FIG. 1 shows one form of usual film feeding circuit which may be used in a photographic camera. The arrangement includes a perforation detection circuit 1 including light emitting diode LED, photodiode PD, operational amplifiers OP1, OP2, variable resistor VR1, and resistors R1 to R4. The arrangement also includes a shutter drive circuit 2 including photometric elements CDS, capacitor C1, trigger switch SW1, variable resistor VR2, operational amplifier OP3 and shutter electromagnet SMg. Additionally, a counter and control circuit 3 includes a counter CNT, RS-flipflop FF1, capacitors C2, C3, diode D1, resistors R5, R6 and OR circuit OR1. A motor control and brake circuit 4 includes a pair of buffers A1, A2, resistors R7, R8, and transistors Tr1, Tr2. A film drive motor M may be connected to a film take-up spool, for example, and reference character F represents a film and Vb a supply voltage.

When the power supply is turned on, an initial reset circuit comprising capacitor C2, resistor R5 and diode D1 produces a pulse, which is passed through the OR circuit OR1 to reset the flipflop FF1. Consequently, the transistor Tr1 is turned on while the transistor Tr2 is turned off, thus maintaining the motor M at rest. When a release switch of an associated camera is turned on, the shutter drive circuit 2 is activated. Subsequently, the flipflop FF1 is set at the termination of a shutter operation. Specifically, when a mechanical release is operated to open the trigger switch SW1, the capacitor C1 begins to be charged through the photometric element CDS. At this time, the output from the operational amplifier OP3 remains at its low level, and hence the shutter electromagnet SMg is maintained energized. When the voltage across the capacitor C1 reaches a value which is equal to a preset voltage or a divided voltage of a constant magnitude which is developed at the movable tap of the variable rsistor VR2, the output from the operational amplifier OP3 reverts to its high level, whereupon the shutter electromagnet SMg is deenergized. The output from the operational amplifier OP3 is differentiated by a differentiator formed by the capacitor C3 and the resistor R6 to be supplied to the set input of the flipflop FF1. The flipflop FF1 is set at the termination of a shutter operation in response to the rising end of the output from the operational amplifier OP3. Consequently, the transistor Tr1 is turned off while the transistor Tr2 is turned on, allowing the motor M to rotate to permit the film F which is loaded into the camera to be fed. Simultaneously, the counter CNT is enabled as a result of the inverted output of the flipflop FF1 which has been applied to its clear input reverting to its low level. Consequently, the combination of the light emitting diode LED and the photodiode PD, located at a given position, is operable to detect a perforation or perforations in the film F being fed. Such detected signal is fed through the operational amplifiers OP1 and OP2 to be delivered as a perforation signal, which is counted by the counter CNT. If the film F is of a full size, for example, and thus is formed with eight perforations per frame, the counter CNT operates to produce an output signal after it has counted eight perforation signals. This output signal is passed through the OR circuit OR1 to reset the flipflop FF1. In this manner, the transistor Tr2 is turned off to deenergize the motor M, and is simultaneously the transistor Tr1 is turned on to apply a braking effect upon the motor M, thus completing the feed operation of the film F after the latter has been fed over a distance corresponding to one frame.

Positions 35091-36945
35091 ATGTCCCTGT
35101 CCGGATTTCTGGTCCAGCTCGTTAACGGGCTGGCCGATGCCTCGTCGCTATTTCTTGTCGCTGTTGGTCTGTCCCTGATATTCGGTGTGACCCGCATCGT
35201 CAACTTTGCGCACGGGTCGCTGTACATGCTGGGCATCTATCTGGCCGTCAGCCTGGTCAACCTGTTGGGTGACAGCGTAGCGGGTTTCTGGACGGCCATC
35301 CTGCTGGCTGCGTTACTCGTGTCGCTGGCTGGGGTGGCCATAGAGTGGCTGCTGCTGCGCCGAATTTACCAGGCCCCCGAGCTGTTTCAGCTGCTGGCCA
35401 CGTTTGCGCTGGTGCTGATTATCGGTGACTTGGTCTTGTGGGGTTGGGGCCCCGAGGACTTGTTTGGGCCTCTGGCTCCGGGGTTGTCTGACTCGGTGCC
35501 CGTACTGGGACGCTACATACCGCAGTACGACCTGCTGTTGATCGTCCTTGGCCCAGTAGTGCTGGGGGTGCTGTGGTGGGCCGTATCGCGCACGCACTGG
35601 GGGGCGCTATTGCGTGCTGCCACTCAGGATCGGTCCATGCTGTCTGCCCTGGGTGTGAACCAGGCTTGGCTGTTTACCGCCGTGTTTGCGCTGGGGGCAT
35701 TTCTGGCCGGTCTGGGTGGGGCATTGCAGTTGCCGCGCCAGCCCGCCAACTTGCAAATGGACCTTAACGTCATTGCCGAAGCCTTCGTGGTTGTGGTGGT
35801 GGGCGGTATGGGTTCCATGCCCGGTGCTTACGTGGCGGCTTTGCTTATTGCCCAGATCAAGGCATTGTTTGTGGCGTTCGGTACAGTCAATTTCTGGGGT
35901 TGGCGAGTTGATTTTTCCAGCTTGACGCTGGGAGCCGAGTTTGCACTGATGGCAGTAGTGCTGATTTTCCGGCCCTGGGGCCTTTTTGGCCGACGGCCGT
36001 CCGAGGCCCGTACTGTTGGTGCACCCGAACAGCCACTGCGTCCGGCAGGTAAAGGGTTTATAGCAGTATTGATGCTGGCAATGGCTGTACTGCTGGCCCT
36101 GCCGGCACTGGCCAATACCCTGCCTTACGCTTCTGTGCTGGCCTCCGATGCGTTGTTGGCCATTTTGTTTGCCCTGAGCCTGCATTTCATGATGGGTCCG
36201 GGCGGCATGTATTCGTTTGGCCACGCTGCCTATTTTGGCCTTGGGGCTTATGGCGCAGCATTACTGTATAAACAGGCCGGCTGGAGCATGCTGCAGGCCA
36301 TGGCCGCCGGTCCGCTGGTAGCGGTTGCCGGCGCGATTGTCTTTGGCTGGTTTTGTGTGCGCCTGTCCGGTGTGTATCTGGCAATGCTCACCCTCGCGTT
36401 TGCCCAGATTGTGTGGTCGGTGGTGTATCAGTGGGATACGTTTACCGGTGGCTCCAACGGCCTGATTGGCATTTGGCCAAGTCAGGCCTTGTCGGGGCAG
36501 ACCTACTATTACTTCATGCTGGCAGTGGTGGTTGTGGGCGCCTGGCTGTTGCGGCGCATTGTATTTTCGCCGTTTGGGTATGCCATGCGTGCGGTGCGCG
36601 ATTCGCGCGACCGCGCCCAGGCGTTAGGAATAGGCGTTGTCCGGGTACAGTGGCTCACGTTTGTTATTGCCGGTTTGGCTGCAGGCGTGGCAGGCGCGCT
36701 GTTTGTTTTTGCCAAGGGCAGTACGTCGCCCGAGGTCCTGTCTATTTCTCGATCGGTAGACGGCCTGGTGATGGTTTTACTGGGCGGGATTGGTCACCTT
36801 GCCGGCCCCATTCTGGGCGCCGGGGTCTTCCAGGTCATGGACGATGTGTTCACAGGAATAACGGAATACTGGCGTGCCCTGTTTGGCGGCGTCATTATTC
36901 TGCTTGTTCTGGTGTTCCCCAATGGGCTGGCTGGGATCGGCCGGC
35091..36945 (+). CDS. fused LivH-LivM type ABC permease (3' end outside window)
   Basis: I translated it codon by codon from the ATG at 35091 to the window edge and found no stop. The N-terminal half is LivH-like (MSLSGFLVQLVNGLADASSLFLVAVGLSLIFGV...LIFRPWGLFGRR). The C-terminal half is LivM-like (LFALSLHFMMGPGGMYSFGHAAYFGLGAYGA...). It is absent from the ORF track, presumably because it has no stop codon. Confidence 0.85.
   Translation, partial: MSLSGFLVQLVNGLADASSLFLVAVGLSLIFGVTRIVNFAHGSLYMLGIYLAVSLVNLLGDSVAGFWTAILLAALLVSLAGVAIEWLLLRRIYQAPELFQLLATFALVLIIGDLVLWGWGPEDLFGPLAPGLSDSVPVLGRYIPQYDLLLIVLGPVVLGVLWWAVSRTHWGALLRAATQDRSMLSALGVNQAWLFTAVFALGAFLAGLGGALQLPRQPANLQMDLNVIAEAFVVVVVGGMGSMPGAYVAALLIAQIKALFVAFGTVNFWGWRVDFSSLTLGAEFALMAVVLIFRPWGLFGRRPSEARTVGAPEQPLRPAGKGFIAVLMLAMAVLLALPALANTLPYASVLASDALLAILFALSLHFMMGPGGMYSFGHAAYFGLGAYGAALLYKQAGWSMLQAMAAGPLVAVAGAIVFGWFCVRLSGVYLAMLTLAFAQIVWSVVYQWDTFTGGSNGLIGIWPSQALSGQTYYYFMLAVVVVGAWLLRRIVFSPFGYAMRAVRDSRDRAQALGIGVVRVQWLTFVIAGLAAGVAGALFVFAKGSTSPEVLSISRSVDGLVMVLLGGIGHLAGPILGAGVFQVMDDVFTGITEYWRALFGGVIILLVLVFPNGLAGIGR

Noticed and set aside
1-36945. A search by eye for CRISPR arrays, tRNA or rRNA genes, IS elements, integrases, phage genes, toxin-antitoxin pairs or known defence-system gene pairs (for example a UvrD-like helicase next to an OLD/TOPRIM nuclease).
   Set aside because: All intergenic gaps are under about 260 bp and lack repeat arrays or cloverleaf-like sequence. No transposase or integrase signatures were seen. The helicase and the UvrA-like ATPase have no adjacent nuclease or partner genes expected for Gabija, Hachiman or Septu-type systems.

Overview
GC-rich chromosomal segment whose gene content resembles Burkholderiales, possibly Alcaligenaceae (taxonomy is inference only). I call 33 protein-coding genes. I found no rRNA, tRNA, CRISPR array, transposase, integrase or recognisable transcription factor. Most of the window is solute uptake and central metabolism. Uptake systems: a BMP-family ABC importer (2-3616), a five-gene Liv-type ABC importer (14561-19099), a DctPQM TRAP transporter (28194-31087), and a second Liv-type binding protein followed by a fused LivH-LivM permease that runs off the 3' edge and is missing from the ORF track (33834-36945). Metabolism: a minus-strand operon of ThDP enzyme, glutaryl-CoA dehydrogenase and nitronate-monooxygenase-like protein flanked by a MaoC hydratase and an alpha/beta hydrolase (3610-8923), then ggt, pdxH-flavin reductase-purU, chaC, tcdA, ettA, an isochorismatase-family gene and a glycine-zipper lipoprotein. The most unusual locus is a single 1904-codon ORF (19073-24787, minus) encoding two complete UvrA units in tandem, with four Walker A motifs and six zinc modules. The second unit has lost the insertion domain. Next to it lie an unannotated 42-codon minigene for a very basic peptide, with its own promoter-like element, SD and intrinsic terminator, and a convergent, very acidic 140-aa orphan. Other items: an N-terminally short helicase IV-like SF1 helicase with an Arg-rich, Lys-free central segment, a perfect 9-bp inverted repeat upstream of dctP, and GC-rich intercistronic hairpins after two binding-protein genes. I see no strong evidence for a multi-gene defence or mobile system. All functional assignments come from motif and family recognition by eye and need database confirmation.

In the film feeding circuit described above, the motor M rotates at its full speed after the termination of a shutter operation until the perforation detection circuit 1 detects eight perforations corresponding to one frame of the film. Consequently, if a stop instruction is produced after the detection of the eight perforations to deenergize the motor M, the motor continues to rotate by a coasting operation if the braking force is applied, resulting in a poor accuracy in the stop position of the film F.

In embodiment of the invention shown in FIGS. 2 and 3, an arrangement is made such that the running speed of the film is reduced before the stop position is reached, as by temporarily interrupting or limiting the power supplied to the motor, thereby achieving an improved accuracy in the stop position of the film.